Several of the stories in 20th Century Ghosts deal with lonely or isolated protagonists. Is that sort of protagonist a conscious model that Joe chooses to work with? “Most of my stories,” Joe explained, “begin with unhappy, angry, morally adrift men. I like writing about people who have lost their way because right off you have a soul to root for. Also, on a functional level, when you have someone troubled, someone struggling emotionally, these characters are ripe to intrusions of the fantastic—something to shock them out of the rut they’re in. Most of my stories are really that simple. They’re built around the collision of the real and the impossible, and the result of such a collision is usually that the main character is knocked out of the groove of his or her own unhappiness, and into some new orbit.”

The opening of “You Will Hear the Locust Sing,” another story in the collection, tells of a boy who wakes up as an insect. The story's very much in conversation with Kafka's. “I had just read ‘The Metamorphosis’ while on vacation in Florida,” said Joe, “and I had the misfortune to put my foot down in a hill of red ants. Yee-owch! In the Kafka story, Gregor Samsa turns into a roach, and then harmlessly wastes away, succumbing to his own feelings of misery and alienation. But my run in with the red ants reminded me that most bugs have a bit more fight in them.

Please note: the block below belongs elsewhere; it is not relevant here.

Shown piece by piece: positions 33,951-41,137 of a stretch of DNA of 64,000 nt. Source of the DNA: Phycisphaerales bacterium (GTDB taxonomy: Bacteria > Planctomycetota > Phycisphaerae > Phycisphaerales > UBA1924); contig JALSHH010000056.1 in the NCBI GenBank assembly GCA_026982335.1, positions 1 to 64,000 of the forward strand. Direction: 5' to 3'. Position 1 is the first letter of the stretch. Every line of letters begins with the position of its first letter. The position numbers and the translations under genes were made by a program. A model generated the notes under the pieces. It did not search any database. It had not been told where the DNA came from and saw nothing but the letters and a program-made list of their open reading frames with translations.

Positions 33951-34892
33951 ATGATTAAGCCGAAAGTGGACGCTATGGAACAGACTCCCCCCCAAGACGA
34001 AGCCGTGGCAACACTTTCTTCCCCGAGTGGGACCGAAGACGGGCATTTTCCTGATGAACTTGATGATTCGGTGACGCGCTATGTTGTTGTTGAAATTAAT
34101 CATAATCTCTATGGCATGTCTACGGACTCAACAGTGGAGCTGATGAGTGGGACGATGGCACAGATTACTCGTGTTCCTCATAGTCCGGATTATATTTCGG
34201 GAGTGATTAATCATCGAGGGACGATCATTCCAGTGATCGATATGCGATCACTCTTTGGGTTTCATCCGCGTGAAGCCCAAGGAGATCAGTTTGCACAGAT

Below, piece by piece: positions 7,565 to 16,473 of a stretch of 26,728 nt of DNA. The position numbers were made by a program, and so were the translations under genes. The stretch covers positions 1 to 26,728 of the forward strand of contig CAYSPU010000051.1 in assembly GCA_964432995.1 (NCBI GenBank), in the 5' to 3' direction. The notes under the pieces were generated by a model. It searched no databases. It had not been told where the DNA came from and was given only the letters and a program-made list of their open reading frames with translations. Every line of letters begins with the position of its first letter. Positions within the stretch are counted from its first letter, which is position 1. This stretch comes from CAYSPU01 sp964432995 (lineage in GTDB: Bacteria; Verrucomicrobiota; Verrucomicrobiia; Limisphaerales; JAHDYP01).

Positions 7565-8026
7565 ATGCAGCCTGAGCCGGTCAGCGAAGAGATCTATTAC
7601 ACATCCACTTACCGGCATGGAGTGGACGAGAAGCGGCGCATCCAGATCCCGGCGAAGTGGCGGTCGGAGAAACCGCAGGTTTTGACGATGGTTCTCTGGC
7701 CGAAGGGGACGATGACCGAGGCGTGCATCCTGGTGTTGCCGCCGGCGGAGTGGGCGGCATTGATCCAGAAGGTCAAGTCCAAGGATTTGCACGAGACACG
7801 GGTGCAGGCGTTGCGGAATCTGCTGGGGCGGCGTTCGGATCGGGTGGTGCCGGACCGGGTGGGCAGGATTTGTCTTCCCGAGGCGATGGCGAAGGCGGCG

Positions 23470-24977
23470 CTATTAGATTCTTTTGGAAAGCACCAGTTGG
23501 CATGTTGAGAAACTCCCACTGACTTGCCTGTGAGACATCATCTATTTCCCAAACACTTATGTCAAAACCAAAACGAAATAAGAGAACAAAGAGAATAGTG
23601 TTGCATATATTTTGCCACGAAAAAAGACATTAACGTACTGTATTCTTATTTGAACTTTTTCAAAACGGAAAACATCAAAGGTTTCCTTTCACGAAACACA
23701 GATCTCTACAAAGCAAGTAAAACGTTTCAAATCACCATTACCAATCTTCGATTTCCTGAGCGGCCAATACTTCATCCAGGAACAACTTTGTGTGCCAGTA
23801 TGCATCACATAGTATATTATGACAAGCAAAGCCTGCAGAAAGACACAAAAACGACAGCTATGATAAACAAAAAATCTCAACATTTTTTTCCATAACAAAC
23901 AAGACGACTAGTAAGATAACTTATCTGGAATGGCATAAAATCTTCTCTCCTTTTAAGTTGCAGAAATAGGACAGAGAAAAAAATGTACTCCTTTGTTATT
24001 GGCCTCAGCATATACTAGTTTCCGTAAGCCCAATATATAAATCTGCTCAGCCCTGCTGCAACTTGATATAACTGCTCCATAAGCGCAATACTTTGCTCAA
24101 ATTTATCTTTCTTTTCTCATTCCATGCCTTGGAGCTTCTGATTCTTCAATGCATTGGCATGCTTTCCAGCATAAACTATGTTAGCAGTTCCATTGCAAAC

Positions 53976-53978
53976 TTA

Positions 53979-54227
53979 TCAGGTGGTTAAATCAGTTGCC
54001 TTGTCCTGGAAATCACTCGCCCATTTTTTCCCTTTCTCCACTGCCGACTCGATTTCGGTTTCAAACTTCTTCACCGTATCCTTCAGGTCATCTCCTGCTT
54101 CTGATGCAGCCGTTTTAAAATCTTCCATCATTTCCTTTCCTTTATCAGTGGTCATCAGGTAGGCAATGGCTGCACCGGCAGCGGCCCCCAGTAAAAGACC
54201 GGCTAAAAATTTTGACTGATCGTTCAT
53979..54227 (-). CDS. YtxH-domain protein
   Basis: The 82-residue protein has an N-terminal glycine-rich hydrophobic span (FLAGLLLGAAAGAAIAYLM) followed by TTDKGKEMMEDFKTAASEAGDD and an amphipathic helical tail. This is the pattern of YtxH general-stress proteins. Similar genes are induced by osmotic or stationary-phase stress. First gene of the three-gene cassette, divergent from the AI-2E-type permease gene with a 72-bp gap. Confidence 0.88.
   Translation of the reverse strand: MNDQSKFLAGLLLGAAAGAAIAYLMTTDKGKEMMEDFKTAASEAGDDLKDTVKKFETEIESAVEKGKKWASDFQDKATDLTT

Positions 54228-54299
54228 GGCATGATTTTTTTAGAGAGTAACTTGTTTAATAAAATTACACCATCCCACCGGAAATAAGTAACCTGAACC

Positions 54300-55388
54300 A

“‘The Metamorphosis’ also got me thinking about the school shootings we’ve seen in the last few years. The kids with the guns always turn out to be these confused, sensitive, emotionally scrambled loners . . . children who have been treated almost as insects by their peers. I saw a connection there, between the psychology of the typical school shooter, and the sort of transformation Kafka was writing about, and I followed it.

“Just as ‘Pop Art,’ in the end, turned out to be more Spielberg than Malamud, I think ‘You Will Hear The Locust Sing’ turned out to be more THEM! than ‘The Metamorphosis.’ You know THEM!, the famous giant ant movie from the fifties? Clearly, my imagination has been poisoned by a youth wasted in movie theaters.”

I asked Joe how, in general, his stories tend to germinate and develop. He replied, “I tend to begin with concept, with a what-if type question. For example, the title story in 20th Century Ghosts is about a young man who meets the girl who haunts his small town movie theater. She lived for the movies, loved them so much that she just went right on showing up for the afternoon matinee after she died. When I started, that’s all I had. I can write on concept for about two days. Then I need a character. And as I wrote that story I began to be interested in and care about Alec Sheldon, the boy who has this life-changing brush with the ghost. When we meet him, Alec is a grief-stricken kid who doesn’t know how to deal with the loss of an older brother. His personal story is about the way the movies, and art in general, can teach people how to feel, how to experience emotions fully.

“My initial concept need not involve the supernatural. It just has to excite me. And I’m not hung up on horror particularly. What I care about is suspense. One of the things I learned, over the years I was collecting rejections, is the tremendous value of suspense. If you can get the reader wondering what will happen next—preferably by the end of the first page—you’ve got ‘em.”